Award winning movie, The man who mends women: the wrath of Hippocrates is one of several titles screening at this year’s, African Diaspora Film Festival (ADFF) in New York City.

The film tells the story of three time Nobel piece prize nominee and human rights advocate, Dr. Denis Mukwege who has dedicated his life to treating victims of gang rape in the Democratic Republic of Congo.

When Dr. Reinaldo Barroso–Spech and his wife, Diarah N’Daw Spech, started ADFF in 1993, they wanted to give people an insight on African Diaspora cinema by highlighting stories like Dr. Mukweges.

Dr. Barosso-Spech who worked as a public school teacher said he used foreign films to educate his students about language, culture and diversity.

Having been successful using these movies as a teaching method, he and his wife started ADFF to celebrate the work and achievements of African diaspora filmmakers while showcasing a different side of Black cinema.

“Films helped me in my work to teach structure, to teach culture, to teach how to interact in different cultures. In the classroom, that was a reason for joy for many students, a moment of discovery for other and always a source to do research and advance in the understanding of all the people” – Dr. Barosso-Spech

The films are meant to entertain as well as educate audiences and are carefully selected by organizers to promote an alternative image of Africans and people of African descent said Dr. Barosso-Spech,

“If you take for instance, the opening night film, it’s a very strong film about the work of Dr. Mukwege, it is important for the biggest number of people to watch because it is a film that humanizes Africa and Africans because we tend to see many films about Africa in which there’s a certain degree of brutality and violence that has accustomed people to that notion that this is what Africa is about.”

This year’s categories range from Black British programs, the Arab Spring, an evening for LGBT people, African women ‘on the move’, and even an animated film for younger audiences.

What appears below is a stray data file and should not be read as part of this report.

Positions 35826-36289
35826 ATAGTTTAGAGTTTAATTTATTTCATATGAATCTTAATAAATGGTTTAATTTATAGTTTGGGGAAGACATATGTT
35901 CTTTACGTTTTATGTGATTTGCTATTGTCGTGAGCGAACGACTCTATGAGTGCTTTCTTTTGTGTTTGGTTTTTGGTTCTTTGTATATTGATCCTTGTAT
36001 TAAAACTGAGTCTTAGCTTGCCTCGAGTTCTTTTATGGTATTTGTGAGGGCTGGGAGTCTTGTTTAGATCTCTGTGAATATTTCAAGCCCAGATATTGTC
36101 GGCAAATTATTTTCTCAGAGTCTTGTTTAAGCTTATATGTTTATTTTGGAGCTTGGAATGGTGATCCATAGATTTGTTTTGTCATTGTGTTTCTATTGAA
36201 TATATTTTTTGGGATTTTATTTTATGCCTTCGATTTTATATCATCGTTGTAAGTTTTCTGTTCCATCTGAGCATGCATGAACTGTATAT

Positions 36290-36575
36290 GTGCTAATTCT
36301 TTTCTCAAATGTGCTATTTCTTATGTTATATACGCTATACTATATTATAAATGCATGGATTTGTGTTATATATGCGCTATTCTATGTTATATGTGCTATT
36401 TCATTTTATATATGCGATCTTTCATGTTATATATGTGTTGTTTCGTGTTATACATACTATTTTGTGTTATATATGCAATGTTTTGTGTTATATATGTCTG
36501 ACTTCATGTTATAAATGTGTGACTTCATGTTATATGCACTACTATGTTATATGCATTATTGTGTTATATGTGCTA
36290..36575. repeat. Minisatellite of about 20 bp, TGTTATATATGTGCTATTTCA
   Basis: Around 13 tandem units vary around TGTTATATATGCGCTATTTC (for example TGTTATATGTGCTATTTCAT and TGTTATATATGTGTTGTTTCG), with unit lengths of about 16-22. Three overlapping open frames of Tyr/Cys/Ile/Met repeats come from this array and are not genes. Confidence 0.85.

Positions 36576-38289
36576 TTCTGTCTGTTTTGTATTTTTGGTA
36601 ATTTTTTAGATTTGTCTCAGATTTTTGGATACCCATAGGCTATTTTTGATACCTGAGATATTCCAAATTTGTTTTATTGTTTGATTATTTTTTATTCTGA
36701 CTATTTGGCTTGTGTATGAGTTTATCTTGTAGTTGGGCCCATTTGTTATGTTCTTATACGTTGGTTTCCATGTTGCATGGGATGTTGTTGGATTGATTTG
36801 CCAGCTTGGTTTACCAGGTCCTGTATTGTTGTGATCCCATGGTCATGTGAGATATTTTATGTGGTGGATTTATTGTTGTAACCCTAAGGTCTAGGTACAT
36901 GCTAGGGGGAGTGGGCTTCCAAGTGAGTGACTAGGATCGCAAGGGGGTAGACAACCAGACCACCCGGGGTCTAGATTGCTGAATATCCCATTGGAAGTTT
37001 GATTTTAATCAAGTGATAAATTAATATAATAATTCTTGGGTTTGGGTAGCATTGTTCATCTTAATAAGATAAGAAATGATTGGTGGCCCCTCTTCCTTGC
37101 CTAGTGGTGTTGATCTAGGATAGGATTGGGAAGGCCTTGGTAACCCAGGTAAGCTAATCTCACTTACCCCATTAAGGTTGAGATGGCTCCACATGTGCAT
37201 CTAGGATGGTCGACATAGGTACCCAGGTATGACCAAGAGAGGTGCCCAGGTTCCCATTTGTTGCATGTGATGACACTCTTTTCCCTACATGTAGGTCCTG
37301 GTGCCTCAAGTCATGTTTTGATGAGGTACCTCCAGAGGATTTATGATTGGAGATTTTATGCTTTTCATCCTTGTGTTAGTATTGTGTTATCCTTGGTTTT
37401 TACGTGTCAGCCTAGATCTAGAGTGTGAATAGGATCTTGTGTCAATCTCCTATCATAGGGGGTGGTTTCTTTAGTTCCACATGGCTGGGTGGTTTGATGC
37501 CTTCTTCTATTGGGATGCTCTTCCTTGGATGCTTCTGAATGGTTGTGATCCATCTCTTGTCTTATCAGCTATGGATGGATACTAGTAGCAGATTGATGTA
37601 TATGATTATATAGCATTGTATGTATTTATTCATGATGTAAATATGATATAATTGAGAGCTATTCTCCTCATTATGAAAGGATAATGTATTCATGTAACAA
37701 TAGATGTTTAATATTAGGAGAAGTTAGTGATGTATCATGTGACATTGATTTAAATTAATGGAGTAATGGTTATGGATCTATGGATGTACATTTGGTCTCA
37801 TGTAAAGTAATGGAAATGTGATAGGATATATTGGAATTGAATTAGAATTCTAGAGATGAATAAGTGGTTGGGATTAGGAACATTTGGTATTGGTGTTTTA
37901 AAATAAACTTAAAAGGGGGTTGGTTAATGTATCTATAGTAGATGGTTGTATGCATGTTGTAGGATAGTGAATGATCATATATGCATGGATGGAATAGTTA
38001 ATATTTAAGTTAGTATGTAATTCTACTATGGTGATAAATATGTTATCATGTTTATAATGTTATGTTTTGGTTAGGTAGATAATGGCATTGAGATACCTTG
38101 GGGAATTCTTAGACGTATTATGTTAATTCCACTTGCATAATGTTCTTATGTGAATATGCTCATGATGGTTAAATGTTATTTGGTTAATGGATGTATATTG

From November 27th through December 13th, ADFF will screen over a dozen titles at MIST HarlemBow Tie Chelsea Cinemas and Columbia University’s Teachers College. Organizers said they are once again expecting a large number of attendees this year, “we might get between six to seven thousand people. We have three venues and we move from uptown to downtown so that helps us reach out to different neighborhoods and constituencies.”

Since its first year, the festival has expanded to other cities around the world and Dr. Barosso-Spech said he hopes to reach even larger audiences as the festival continues to grow, “the festival began in 1993 in New York City but  is now an event that takes place in Chicago. In Chicago we have been there for thirteen years, it is also held in Washington, D.C., and the youngest of our festivals is the one in Paris, that we finished in September and celebrated our fifth anniversary. We also worked for six or seven years in Curacao”.

Twenty-two years since it began, the festival has welcomed over one hundred thousand viewers and has featured films from the United States, all across Africa, the Caribbean, Latin America, Europe and New Zealand. While the husband and wife team has faced many challenges while organizing the festival, they continue to work toward making it an annual success,

“Wherever we go, we get great support, because the festival has this editorial line that is, a line of building bridges between people, we are very inclusive we find films that people could not imagine to have a connection with” – Dr. Barosso-Spech